The noble Lord was kind enough to indicate that we had consulted over the guidance to be issued in relation to Clause 51 and the powers therein. He also fairly expressed the fact that some in the industry are concerned that if there is scope for Ministers to redefine the concept of prudent provision over the long term, we will be likely to see the ratcheting up of the requirements in the interests of protecting the taxpayer. They argue that that in turn runs the risk that the existing approach in the Bill would create uncertainty in respect of the long-term planning that is clearly needed to operate a power station. The noble Lord emphasised that in regard to his previous amendment and I fully recognise that we are talking about long-term issues. I also agree that we should seek to avoid uncertainty about the concept of prudent provision.

There is no doubt that the amendment achieves greater clarity for the industry and I accept the basis on which he has moved it. However, we are not too sure about it and perhaps I may explain our anxieties. We are not sure that it is entirely appropriate because it is not for the Secretary of State to set out how we will interpret the meaning of the term in statute. Interpreting terms in statute is the role of the courts and it is not for Ministers to second-guess or usurp the role of the courts in that regard. The guidance sets out to give as much clarity as possible on the meaning of the term, given that it sets out the factors that the Secretary of State may take into account when exercising these powers. They necessarily include the crucial concept of prudent provision.

I accept that the industry wants greater clarity, and that is what the noble Lord seeks in his amendment. However, it would constrain the important flexibilities afforded to the operators and to the Secretary of State which exist under the clauses as they stand. I recognise that the concept of prudent provision, and the assessment of it, is a critical element in the approval and modification process. For the reasons I have indicated, we cannot accept that “prudent provision” should be in the Bill. However, the noble Lord rightly emphasises the importance of striking the right balance between certainty for the operator and the necessary flexibility for the Secretary of State and the operator to fulfil their duties under the Bill. We will therefore look further at the principle behind the amendment, and at the noble Lord’s argument, and we will search for greater clarity. That is also his objective. I promise to bring back a government amendment on Third Reading which I hope will meet those objectives. On that basis, I hope that the noble Lord will feel able to withdraw his amendment.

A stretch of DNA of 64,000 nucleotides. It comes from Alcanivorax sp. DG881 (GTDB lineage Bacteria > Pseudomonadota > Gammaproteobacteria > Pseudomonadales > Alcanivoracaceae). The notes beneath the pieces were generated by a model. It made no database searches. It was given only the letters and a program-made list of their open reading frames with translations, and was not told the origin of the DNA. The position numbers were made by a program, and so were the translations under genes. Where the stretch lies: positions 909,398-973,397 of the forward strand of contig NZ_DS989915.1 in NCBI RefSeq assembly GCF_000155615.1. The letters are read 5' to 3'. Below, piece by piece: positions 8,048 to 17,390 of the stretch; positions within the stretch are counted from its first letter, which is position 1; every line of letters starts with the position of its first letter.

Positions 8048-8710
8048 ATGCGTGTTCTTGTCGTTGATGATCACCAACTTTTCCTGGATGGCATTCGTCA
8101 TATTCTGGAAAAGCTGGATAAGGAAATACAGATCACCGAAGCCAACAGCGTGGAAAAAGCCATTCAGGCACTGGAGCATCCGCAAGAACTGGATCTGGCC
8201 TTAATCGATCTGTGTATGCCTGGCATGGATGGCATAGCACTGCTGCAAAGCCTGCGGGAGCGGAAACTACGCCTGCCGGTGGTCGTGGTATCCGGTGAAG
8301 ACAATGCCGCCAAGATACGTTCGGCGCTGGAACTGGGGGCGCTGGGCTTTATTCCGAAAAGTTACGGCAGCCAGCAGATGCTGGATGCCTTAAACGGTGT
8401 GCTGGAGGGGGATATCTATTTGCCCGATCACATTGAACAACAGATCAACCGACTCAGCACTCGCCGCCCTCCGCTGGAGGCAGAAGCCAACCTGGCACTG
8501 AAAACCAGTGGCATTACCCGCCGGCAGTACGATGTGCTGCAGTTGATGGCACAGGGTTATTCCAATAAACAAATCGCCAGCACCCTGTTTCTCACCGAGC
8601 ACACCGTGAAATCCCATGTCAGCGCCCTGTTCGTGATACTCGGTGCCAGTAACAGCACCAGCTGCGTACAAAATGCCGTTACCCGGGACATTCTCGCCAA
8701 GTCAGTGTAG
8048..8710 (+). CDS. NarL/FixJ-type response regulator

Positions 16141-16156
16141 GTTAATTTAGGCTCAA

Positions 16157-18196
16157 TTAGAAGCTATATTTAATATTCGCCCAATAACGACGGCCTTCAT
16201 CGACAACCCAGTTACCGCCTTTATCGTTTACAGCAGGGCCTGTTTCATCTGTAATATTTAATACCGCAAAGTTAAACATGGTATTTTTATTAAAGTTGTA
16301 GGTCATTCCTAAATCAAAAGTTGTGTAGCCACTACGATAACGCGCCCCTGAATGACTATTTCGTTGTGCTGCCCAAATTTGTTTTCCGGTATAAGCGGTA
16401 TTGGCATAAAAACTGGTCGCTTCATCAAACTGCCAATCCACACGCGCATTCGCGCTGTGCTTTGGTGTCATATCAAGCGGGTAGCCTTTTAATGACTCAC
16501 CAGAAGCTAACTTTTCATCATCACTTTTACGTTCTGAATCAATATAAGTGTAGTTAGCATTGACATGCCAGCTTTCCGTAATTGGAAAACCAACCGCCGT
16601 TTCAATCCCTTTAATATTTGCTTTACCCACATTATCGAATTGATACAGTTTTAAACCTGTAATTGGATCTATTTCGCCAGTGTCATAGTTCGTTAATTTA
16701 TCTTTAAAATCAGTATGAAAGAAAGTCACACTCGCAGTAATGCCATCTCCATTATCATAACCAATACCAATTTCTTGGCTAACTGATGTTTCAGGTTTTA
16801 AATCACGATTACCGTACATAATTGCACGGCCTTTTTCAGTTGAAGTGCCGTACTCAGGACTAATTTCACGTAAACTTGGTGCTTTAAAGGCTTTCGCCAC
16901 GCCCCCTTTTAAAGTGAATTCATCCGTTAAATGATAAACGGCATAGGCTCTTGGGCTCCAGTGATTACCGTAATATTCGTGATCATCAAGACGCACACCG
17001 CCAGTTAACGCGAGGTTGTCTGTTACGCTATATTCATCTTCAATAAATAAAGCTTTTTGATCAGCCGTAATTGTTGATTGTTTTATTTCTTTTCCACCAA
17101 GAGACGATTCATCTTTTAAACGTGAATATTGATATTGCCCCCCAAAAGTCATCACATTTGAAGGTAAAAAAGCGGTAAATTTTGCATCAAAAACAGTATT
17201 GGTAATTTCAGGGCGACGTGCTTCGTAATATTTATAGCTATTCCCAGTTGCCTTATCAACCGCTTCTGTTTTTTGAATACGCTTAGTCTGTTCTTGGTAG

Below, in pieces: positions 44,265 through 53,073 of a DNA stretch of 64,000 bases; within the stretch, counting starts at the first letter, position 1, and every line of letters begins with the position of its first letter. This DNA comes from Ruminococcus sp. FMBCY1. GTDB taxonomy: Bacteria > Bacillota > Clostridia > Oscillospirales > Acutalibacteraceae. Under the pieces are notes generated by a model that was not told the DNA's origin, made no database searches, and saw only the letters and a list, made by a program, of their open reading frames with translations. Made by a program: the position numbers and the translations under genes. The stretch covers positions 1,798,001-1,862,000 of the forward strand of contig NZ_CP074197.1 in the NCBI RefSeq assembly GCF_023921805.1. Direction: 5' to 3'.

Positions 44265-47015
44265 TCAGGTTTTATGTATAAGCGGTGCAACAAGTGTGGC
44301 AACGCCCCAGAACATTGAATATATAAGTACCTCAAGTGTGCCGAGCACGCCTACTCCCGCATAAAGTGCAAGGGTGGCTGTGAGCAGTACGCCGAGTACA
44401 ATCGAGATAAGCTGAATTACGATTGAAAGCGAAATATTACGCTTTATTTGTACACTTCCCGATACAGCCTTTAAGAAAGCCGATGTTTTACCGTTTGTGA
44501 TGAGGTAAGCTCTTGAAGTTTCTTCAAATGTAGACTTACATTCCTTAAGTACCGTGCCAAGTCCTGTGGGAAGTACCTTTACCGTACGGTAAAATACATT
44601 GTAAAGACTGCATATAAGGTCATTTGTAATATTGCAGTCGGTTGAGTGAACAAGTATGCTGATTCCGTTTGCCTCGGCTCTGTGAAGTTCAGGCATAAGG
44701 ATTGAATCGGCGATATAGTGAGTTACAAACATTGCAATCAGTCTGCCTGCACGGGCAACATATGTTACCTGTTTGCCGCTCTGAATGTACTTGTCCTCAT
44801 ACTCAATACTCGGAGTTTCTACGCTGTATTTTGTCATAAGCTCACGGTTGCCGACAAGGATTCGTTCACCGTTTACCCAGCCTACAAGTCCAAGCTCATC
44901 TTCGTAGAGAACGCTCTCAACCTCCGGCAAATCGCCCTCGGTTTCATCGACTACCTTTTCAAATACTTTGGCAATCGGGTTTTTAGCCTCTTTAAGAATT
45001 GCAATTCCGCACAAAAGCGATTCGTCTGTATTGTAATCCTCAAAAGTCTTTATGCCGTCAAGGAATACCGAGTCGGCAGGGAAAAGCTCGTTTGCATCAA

My Lords, the Minister has been as good as his word before Dinner, when he said that he would be more forthcoming on this amendment than on the previous one. I am happy to accept his undertaking to bring back an amendment at Third Reading and will be interested to see what it is. In the mean time, I beg leave to withdraw the amendment.

Amendment, by leave, withdrawn.

Clause 57 [Offence of supplying false information]:

9: Clause 57, page 49, line 11, leave out “false or misleading information” and insert “information that is false or misleading in a material particular”

The noble Lord said: My Lords, the clause rightly makes it an offence knowingly or recklessly to supply false or misleading information to Ministers in response to any statutory requirement relating to the decommissioning and clean-up of nuclear sites.

The offence thus created is an absolute offence, with no materiality threshold. This is likely to cause problems of due diligence and practicality in the supply of information, since almost any statement could be held to be misleading in any one of hundreds of immaterial respects.

There is a great deal of precedent for dealing with this problem, which qualifies the offence by being false or misleading in a material particular. These precedents include Sections 117 and 201 of the Enterprise Act 2002, and Sections 119, 350, 501, 795 and 1112 of the Companies Act 2006—I was quite glad not to be involved with that Bill; it was a very long business. There are many others.

The amendment would therefore insert the normal materiality test, so that the clause read,

“information that is false or misleading in a material particular”.

That would bring the offence into line with the approach which is more generally used, and of which the financial and legal community has good experience and knowledge. It would be more practicable in operation while maintaining what we would all agree should be very severe sanctions for lying. I beg to move.

My Lords, it seems like a sensible amendment with recent legislative precedent. If the Government do not accept it, I shall be interested to know why this legislation is different from the offences that my noble friend mentioned in the Enterprise Act 2002 or the Companies Act 2006. The necessary safeguards that the Bill sets around nuclear decommissioning will already give people quite enough to do without asking them to prove the unprovable.